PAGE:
Not every believer- and they come from all faiths- has the high level of spirituality needed to communicate with the invisible. So, one may heed and Aamil, the muslim equivalent of a tantrik. One of the aamils in the mosque is ‘Asif Ali Baba’; his pock marked face, red hair and a beard, eyes, which are bordered lined on the hypnotic, and eight rings, which are studded with various stones on his fingers. Both visit the ‘Jinnat ki masjid’ regularly to sweep the floors and do other odd jobs. They are Shias, but claim that those who come to them are generally from other sects and religions, as their co-religionists tend not to believe in any intermediary between themselves and God. Qayyum, about 38 years old, points out that to know all about djinns, one should read the chapter in the Quran called Surra-e-Djinn. In essence, while humans a predominantly made of mud – the other elements being fire, air and wind – the djinns have a predominance of fire. Like human beings they are created for His glory. Nothing more specific than that can be said, for whom can fathom the ways of the divine one?
Qayyum’s life was dedicated to God at birth. His mother was desperate as all of five or six children she bore before him had died. She then appealed to the Maulvi, who said that a son would be born to her, and if she wanted the boy to live he should be given to his care at he age of five. The maulvi, it is said lived to be 135. He taught children about djinns: these were all tangible children, who appeared out of nowhere. On day while Qayyum was watching, the maulvi asked a child to give him a cup of tea lying at a distance. The child’s arm stretched all the way up to the cup. Qayyum learned a lesson that day that he would never forget that djinns have great powers. They are like the only. Among the services they render, the two Aamils perform different rituals to solve the problems of those who come to them, on the principle that when things go wrong you need dua, or prayer, or dava, or medicine.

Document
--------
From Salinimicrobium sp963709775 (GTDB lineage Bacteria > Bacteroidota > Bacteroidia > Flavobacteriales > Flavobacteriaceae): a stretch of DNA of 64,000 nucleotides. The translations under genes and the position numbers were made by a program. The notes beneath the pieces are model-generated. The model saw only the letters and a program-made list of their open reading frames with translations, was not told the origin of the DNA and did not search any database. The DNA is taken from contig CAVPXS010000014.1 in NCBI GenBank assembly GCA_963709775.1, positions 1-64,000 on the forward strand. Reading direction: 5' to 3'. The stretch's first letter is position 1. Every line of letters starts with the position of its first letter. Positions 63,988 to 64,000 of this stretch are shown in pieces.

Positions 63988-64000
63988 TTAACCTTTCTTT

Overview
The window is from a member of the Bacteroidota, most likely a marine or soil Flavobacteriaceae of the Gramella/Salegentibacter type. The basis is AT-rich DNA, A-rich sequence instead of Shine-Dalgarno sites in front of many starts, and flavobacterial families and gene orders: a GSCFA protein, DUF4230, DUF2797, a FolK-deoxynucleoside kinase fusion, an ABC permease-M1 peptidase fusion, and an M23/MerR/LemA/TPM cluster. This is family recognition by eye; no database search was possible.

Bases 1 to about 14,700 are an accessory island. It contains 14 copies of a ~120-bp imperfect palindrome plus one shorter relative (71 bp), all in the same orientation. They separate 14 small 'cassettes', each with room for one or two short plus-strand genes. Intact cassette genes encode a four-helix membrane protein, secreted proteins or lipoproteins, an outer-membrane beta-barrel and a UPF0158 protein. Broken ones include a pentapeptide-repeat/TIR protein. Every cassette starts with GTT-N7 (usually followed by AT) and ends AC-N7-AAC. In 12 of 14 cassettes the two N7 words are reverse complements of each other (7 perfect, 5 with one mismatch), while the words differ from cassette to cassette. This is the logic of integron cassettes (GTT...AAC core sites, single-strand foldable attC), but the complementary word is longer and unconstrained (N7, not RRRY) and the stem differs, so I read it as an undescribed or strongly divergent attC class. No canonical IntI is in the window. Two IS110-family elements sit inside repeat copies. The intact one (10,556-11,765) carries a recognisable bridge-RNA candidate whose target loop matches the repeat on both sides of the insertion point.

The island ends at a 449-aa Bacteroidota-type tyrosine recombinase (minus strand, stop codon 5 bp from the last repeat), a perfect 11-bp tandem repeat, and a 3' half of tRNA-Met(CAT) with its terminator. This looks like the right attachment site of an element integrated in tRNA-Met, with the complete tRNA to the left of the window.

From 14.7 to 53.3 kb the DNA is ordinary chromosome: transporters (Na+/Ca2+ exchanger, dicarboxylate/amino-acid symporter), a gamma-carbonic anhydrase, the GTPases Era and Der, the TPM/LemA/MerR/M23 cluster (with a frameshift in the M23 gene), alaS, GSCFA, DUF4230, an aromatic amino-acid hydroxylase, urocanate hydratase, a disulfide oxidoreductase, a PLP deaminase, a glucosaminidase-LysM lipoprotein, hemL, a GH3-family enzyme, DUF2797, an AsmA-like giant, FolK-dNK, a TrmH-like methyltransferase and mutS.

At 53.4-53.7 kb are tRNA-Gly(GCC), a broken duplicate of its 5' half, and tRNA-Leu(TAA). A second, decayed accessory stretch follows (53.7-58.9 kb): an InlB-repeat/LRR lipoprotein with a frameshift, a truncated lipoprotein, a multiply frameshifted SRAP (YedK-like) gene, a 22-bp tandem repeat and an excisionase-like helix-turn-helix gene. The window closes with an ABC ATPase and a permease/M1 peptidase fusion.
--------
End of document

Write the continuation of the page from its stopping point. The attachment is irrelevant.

‘Asif Ali Baba’ looks for line in he scriptures relevant to the problem utters it into his fist, and blows it towards the patient. The problems soon disappear. He learned this technique when his wife was admitted to the hospital with labour pains. A fakir who happened to be their asked him to chant “ya ali, ad rakhni” into his palm and blow it towards his wife. He did so, and within half an hour, his wife safely delivered the baby. One day after that, when he was sweeping the masjid floor, one Mr. Srivastava approached him seeking his help in the matters of job transfer. That night, Asif Ali Baba had a dream: that he should write the number 786/110 along with the wish he wanted fulfilled, on a piece of paper, seal it with wax and ask the official to wear it as a pendant. This was one, and the Supreme Transferring Authority obliged. Srivastava got his transfer.